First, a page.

Subscribe to our newsletter

(Credit: James J. Kriegsmann)


Watch rare live footage of Sister Rosetta Tharpe, the woman who invented rock and roll guitar

The fact that rock and roll became the stomping ground of white men is pretty bewildering considering the origins of the genre – the roots of which lie with the blues. This blend of plantation works songs, church music, folk, and ragtime swept across America in the early 1900s, at which time it was popularised by a number of black American artists, including the immortal Ma Rainey, a pivotal figure in the Harlem Renaissance.

Sister Rosetta Tharpe, having moved to New York with her mother in the late 1930s, would likely have soaked up the incredible creative energy pushing around the city at this time, and became one of the most celebrated artists of the subsequent generation of musicians to emerge from its smokey interior. Using her hammer-claw guitar packing to evoke the stride piano style of Scott Joplin, Tharpe bought a whole new level of virtuosity to the blues. Coupled with a no-fucks-given attitude and messianic stage presence, she became something of a template for rock ‘n’ roll musicians for years to come – whether those who adopted her style knew it or not.

This footage of Tharpe performing her incredible track ‘This Train’ clearly demonstrates the influence of gospel music on her performance style. Her mother – as well as being an incredible mandolin player – was a deaconess-missionary, and women’s speaker for the Church of God in Christ, which was founded in 1894 and encouraged rhythmic musical expression and, importantly, allowed women to sing and teach in church.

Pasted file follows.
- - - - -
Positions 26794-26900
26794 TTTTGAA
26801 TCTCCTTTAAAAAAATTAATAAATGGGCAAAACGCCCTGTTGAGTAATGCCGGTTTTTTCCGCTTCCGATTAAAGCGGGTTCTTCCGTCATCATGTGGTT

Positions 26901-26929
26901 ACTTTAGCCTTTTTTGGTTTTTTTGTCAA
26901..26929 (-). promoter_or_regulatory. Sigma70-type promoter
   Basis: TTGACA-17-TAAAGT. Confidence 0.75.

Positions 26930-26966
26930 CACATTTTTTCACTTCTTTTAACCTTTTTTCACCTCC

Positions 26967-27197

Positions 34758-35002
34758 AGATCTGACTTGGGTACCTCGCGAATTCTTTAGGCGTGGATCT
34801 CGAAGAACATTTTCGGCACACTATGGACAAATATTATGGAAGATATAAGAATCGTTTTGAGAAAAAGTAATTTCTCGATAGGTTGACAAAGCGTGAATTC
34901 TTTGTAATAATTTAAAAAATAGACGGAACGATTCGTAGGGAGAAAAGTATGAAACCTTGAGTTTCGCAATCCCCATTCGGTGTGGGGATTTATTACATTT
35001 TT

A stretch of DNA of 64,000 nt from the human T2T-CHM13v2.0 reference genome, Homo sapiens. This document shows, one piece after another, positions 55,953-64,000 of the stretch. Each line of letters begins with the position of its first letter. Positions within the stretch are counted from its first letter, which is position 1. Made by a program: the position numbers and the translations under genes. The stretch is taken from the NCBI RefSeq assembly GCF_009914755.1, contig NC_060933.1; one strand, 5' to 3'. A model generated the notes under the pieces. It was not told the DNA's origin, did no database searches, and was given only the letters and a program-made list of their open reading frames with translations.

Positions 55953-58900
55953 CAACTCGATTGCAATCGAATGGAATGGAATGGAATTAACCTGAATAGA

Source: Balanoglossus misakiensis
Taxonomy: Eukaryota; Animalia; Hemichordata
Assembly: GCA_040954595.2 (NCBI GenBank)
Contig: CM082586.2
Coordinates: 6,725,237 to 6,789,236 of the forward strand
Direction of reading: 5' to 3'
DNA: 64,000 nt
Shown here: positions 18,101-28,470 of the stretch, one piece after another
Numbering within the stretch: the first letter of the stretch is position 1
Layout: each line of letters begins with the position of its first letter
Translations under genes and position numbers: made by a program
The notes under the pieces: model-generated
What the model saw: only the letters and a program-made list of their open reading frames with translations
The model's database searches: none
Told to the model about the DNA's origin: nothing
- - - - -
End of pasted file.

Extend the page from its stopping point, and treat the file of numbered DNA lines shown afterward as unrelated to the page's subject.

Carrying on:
In this performance, there is something of the preacher about Tharpe herself. The sweat rolling down her forehead, the charisma, the theatricality: everything about Tharpe’s performance seems to evoke the intensity of someone on the cups of a religious experience. “As John Cooper Clarke once said: All the best musicians started out in church; Jesus invented rock ‘n’ roll.” Backed by a jazz quartet, Tharpe and her striking Gibson SG seem to foreshadow the coming age of rock ‘n’ roll. In this footage especially, it’s clear that her composure belies a simmering energy itching to be released.

Make sure you check it out below.